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Radical Change

Rick Zieger
By Richard Zieger, Iowa

Tuesday noon hour was very hot. The humidity was almost as high as the temperature. It was very uncomfortable to be out and I did not stay long. I got wetter from the humidity than I got from sweating. That was time to call it quits.

Thursday was a little cooler and the humidity was down. We had a few rain showers come through with a cool front and that helped some. The noon temperatures were in the low 80's and there was a slight breeze.

When I got out to the lake I could see a few other folks fishing the shoreline on the far jetty. That was fine, I was going to fish the settling pond. We would be far apart.

I cast out a popping bug first. I am still waiting for the top water bite to start.

I did not get any fish on it, but I had a few fish follow the end of the fly line in. I had made a loop on it; I hate tying nail knots, and had used some red shrink tubing over the line. The fish were following the red.

That meant that a red popper went on. I cast it out and had the same thing happen. The fish followed it in, but they did not hit it. I let it set a long time. I made a "V" retrieving it. I popped it and did several other things. None of them made the fish take it.

I tied a red fly on the other rod. This is a soft hackle tied with red punch yarn with a heavier than usual hackle head with a red feather. I want to push more water with this fly most soft hackles do. This feather is fairly soft, but made a bushy head.

I cast this fly out and let it settle for about 20 seconds. I then started bringing it in with a very slow retrieve. The fish had followed the popper when it was retrieved that way and I wondered if they would take this fly moving the same way. The fly had moved about five feet when I had a hit. This turned out to be a bass that was about a foot long. This fish did not like the idea of being on the end of the line and spent a large amount of time in the air trying to get rid of the hook.

I got him to hand and released him back into the lake. It was one of those times that the fly was in the corner of the fish's mouth and came out very easily. I did this while the fish was in the water and did not have to touch the fish at all. If it works once it is worth another try.

I got the fly out and let it drop. The next thing I knew the end of the line was about five feet to the side and moving fast. I held onto the line until it became tight and had another fish on the line. This was a good-sized bass. It looked to be about 24 inches long the first time it jumped. I knew not to horse it with 5 X tippet on the rod. So it was just trying to control the direction the fish went and wear it down a little.

There is a disadvantage to fishing with fly rods. They are usually much longer than the rods that conventional anglers use. When you hook a fish and have the rod up to pressure the fish, it is easier for other folks to see it. The result is that after fighting this fish for about 5 minutes I have a person on each side of me. They tell me that they will not cast until I get the fish in. They will take the fish and then fish this area. Not that I agreed to any of this.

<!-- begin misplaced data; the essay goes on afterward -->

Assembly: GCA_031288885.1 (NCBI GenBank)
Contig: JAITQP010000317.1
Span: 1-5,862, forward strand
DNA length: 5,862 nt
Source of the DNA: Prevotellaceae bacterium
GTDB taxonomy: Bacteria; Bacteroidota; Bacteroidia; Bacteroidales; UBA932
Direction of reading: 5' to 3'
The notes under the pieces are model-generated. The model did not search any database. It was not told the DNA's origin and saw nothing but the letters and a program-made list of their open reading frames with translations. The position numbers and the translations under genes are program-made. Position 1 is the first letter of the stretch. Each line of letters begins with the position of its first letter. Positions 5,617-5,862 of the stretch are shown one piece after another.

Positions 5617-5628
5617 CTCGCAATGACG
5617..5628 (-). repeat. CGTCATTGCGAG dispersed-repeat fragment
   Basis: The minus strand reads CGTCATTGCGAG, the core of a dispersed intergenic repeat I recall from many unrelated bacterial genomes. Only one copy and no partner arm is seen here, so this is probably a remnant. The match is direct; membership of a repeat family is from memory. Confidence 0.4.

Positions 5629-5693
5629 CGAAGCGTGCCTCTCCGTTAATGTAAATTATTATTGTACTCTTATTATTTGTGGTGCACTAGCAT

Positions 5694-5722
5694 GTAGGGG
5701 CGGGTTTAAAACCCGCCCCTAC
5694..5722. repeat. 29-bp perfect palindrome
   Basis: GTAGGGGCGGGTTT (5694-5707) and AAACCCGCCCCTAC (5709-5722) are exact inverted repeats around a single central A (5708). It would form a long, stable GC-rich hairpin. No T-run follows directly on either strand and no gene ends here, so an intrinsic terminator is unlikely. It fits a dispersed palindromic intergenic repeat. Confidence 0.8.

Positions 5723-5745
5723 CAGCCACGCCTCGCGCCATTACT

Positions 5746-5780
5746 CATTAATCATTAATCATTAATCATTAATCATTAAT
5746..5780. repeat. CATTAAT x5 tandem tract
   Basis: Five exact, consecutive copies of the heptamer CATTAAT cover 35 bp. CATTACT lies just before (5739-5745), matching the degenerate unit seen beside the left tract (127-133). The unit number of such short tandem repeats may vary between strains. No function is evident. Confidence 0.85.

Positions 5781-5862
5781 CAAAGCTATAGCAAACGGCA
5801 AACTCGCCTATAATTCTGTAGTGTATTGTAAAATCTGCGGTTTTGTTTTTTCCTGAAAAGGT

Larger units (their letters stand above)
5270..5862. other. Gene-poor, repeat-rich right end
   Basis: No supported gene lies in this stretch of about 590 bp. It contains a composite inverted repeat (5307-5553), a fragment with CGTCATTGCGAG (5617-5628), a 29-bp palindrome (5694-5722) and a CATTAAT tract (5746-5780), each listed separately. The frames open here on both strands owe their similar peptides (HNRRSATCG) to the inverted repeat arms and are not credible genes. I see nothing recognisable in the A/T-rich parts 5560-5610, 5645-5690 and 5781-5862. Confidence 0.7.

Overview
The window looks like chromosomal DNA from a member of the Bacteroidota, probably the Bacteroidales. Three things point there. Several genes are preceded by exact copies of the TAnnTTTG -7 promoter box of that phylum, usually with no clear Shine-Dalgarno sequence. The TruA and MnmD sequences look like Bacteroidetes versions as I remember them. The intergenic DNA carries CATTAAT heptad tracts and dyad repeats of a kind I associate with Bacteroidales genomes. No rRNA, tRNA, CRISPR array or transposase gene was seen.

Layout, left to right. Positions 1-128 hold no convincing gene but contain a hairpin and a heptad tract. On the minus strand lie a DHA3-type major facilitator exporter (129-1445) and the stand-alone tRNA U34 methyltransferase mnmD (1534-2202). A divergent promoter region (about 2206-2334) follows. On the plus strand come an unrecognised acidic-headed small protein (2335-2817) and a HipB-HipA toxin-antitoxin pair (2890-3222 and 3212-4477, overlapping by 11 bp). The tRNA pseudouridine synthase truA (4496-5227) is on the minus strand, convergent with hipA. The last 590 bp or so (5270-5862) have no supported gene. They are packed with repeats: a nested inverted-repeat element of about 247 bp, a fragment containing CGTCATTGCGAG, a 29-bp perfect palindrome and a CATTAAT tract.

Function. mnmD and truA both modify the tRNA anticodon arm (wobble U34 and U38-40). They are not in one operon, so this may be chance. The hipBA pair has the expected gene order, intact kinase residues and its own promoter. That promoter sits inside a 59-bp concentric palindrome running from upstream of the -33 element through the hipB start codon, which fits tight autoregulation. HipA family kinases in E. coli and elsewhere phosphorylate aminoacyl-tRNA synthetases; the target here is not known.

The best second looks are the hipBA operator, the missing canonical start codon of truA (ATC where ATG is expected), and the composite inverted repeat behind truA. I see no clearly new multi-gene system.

I finally did get some control over the bass. I could gain line slowly. I could get her to turn and swim the other direction by changing the angle of the rod. I had her about 8 feet off shore when one of the folks went out in the water to be closer to grab her. Dumb move!! The fish went ballistic. She jumped and I kept the pressure on the line. The fly popped out and she was gone.

I grabbed my other rod and left. I had the fun of hooking and playing the fish. I did not want that spoiled by dealing with some less than brilliant folks. I may get to tangle with her again. The main thing is that she is still swimming in the pond.

Friday was another matter. Late Thursday and early Friday some big storms came through the area. There are flash flood warning and roads washed out all over the place.

The storms went just north and east of Lamoni. Some places reported 7.5 inches of rain in 8 hours.

When I got out to the lake it is up about three feet. The settling pond looks like coffee that has been heavily creamed. I decide that it might not be the best place to fish. The temperature is still in the 70's; there is a breeze out of the southwest and the sky is cloudy.

The water is much clearer in the lake. I go to the flat and hope that some fish have come up on it to look for food. I tie on a hairs ear type fly and cast it out. The fly is dropping when I get the first gill of the day. The fish inhaled the fly and is hooked deeply. I have to dig the forceps out to get the fly out. I am doing this when one of the old geezers shows up.

He brings two buckets down. He had one bucket to sit on and the other bucket for fish to go into. I put the gill in the first bucket, after having got some water into it. I cast out again and let the fly drop. When I start to retrieve the line there is another cooperative gill on the line. I swing it over to the old geezer and he takes it off.

The next cast does not get a fish on the drop. The fly is almost to the shoreline when a big gill tried to take it to Nebraska. This fish hit like a freight train and wanted to get far away from me. But I got her to do what I wanted and put her in the bucket.

It turned out that on almost every cast I caught a fish. Some times fish hit on the drop and other times on the retrieve. But the fly always had to be about two feet deep in the water.

If the fly was shallower they would not take it. I ended up getting 30 gills for the old geezer. This is the fastest fishing time I have had this summer. But all good things come to an end. It was back to the slave factory.

Big weather changes through the week.

Hope you can get out on the water. ~ Rick (Written 09/11/07)

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